Thursday, June 18, 2009

Error Analysis

I recently had a need to do some error analysis. I had forgotten the some rules, or so I decided to brush up. Really the two main ones I did remember were that PERCENTWISE when you multiply(divide) two numbers the percent error adds, and when you add(subtract) the percents stay the same. On the bright side these basic non-calculus rules can be quite helpful most of the time.

I don't do a lot of analog circuits, or statistics any more. Typical problems involve selecting circuit components to guarantee the parameters which are desired for a circuit. As you start getting into capacitors, inductors, and transistors, the linearity goes away. Also if there's some sort of statiscical distribution your function things can also be quite complicated. In these situations you must use calulus which starts to get VERY complicated once you start getting to deal with statistical distrubutions. Error anlysis can also be extended to computational algorithms, estimation functions, and a whole lot of different concepts. See wikipedia for some complex examples. Still even you can get pretty far doing simple integrals.

The additive property seems quite obvious. The multplicative (or really any rule) is pretty clear if you approach it like a circuit problem (or at least when I do) and think of the biggest variety doing a sweep in (the old days when I used to do) simulations. Fortunately On the bright side quite often you can reasonably simplify a problem to a set of linear equations. For example, despite the complexity of the circuitry inside the op-amps which were the cornerstone of the instrumentation amplifier I was investigating you can see from wikipedia the it's just the basic math operations because of the confiuration used. so extracting the net error is simple following the basic rules above. If you wanted a more exact number you might consider nonlinearity in your opamps, but using basic design rules you learn in EE 101 the high gain of an omp amp can be used to idealize a non linear circuit to something linear.

This is often what you want for something like an instrumentation amp where you're trying to amplify a signal. Still these concepts can be applied to more complicated scenarios. Quite often for analog circuits that have a transfer function and are applied to AC signals you can use a fourier (continuous signals) or laplace transfor (unit step or other functions with instantanous changes) to put them into a linear set of equations.

Error anlysis is pretty pervasive. A good open course from Columbia is a good refresher. Enjoy.

Tuesday, June 16, 2009

Iran Uprising!

I know it's been a while since I've written. It's been a tough month for me, but the action in Iran to me is amazing and very impressive.

First I want to comment on Barrack Obamas words, and Senator John McCains words. I know we have pretty much never tolerated external meddling in internal affairs so I think Obamas comments saying the people of iran need to pick their ruler was the smart, and conscienscious move. He has made me proud once again. I think what McCain said was not only political but naive and counterproductive. The reality is it appears the Iranian people have the issue covered.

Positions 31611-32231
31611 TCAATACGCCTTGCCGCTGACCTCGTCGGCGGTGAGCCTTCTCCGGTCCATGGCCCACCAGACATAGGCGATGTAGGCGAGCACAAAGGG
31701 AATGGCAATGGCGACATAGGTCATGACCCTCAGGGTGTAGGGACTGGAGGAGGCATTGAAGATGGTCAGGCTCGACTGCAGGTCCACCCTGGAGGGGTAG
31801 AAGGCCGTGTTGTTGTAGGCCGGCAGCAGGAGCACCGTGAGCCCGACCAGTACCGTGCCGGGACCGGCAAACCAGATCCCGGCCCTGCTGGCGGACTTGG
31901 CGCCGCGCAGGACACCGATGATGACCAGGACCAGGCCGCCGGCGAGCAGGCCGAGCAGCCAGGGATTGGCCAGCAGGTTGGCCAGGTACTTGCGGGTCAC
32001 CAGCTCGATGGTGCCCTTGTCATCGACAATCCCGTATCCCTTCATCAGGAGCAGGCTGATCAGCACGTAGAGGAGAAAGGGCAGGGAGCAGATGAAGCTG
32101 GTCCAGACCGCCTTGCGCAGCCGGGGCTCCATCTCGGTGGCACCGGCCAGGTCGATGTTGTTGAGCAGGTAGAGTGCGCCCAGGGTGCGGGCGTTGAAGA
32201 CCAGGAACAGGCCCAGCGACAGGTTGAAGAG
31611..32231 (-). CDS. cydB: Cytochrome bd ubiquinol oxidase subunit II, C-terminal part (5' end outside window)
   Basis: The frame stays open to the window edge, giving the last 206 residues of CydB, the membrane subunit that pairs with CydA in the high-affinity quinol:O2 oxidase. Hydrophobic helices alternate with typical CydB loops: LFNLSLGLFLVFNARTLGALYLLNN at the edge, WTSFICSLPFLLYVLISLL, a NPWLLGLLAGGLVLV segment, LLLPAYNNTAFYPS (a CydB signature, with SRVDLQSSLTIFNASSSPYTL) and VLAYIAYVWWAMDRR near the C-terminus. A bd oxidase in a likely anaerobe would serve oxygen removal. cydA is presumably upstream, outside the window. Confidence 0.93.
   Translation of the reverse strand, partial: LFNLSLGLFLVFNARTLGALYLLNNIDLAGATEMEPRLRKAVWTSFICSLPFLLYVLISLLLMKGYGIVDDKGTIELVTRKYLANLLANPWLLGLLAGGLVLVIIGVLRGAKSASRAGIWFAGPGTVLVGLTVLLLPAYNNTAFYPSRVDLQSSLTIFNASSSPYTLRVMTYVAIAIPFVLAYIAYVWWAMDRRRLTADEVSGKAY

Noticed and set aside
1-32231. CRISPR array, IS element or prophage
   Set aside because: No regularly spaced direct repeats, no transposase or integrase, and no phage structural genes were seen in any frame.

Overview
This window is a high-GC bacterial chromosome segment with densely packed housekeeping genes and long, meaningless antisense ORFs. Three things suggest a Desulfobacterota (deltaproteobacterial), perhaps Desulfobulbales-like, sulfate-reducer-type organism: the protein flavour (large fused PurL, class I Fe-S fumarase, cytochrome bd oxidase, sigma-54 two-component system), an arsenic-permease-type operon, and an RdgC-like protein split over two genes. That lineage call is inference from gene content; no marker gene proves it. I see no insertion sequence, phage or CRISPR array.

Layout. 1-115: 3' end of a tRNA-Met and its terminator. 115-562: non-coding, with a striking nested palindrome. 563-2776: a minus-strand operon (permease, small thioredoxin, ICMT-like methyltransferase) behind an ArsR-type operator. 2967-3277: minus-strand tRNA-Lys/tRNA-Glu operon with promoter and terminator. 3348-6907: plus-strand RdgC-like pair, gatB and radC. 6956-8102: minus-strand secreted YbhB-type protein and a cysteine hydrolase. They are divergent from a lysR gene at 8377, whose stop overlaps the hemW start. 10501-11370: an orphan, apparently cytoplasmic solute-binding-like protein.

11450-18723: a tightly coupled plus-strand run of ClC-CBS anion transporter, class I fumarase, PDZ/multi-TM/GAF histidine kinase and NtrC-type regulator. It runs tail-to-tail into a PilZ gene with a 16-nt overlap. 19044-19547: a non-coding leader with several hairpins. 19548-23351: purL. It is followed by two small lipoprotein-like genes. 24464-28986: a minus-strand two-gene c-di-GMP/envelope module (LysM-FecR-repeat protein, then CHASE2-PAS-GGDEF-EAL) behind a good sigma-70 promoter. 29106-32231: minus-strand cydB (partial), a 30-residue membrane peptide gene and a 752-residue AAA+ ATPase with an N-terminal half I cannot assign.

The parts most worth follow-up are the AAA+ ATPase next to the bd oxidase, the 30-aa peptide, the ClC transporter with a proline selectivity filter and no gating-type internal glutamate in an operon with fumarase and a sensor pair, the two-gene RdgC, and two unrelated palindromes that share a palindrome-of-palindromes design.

Clearly the people have undetaken some risky protests. This is a brave act of civil defiance, and it appears Iranian politicians and those in power are reacting appropriately:

1) The people are rising up and peacefully (in most cases) asserting the rights which is a powerful uplifting message.
2) It appears that the supreme council of religious authorities are meeting to investigate the issue
3) Reports indicate that the secret police are refusing to assualt or shoot innocents for no reason. I think this is an amazing re-affirmation of the power of civil disobediance as we saw with Martin Luther King, and countless times throughout history. It's also a beautiful re-afirmation of the fact that most people, really, are good in their hearts. Even much vilified (and probably not perfect) Iranian Secret Police.

Iran IS a democracy. Perhaps after their own fashion, but it's for real. And i think we should all recognize the rights of different people to work through issues in their own way. I think it's a source of pride for America that we are what we are. I also believe that we have a lot to learn from different societities out there, and this is a good opportunity.

(6/18/09) A recent update from the Economist. I think clearly if the will was there, the protests would have been over in a day because few people will stand up to a tank (a la tank man). But the reality is that jouralists have been expelled. And to quote their article:

"Its men have beaten up protesters and fired on the crowd. Reformers, intellectuals, civil leaders and human-rights activists have been arrested or have gone missing, not only in Tehran but also in Tabriz, in the north-west, and across the country. Since the Ministry of Guidance has expelled foreign journalists, the course of the repression will be hard to follow. And the outcome of this clash is impossible to predict."

So it's not all perfect. Still I think it's clear that the people have a will that will not be suppressed, and I still think it's a good sign.